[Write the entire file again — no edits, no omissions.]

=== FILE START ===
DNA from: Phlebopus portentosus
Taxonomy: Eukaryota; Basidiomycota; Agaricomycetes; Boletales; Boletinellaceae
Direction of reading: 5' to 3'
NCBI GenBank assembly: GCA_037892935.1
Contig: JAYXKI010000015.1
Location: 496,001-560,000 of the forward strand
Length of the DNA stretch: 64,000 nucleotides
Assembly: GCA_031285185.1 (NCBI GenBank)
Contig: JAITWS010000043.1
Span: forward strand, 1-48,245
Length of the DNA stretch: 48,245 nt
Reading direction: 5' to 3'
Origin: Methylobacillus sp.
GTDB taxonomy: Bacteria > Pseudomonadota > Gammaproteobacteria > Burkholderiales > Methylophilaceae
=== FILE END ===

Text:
DNA from: Phlebopus portentosus
Taxonomy: Eukaryota; Basidiomycota; Agaricomycetes; Boletales; Boletinellaceae
Direction of reading: 5' to 3'
NCBI GenBank assembly: GCA_037892935.1
Contig: JAYXKI010000015.1
Location: 496,001-560,000 of the forward strand
Length of the DNA stretch: 64,000 nucleotides
Assembly: GCA_031285185.1 (NCBI GenBank)
Contig: JAITWS010000043.1
Span: forward strand, 1-48,245
Length of the DNA stretch: 48,245 nt
Reading direction: 5' to 3'
Origin: Methylobacillus sp.
GTDB taxonomy: Bacteria > Pseudomonadota > Gammaproteobacteria > Burkholderiales > Methylophilaceae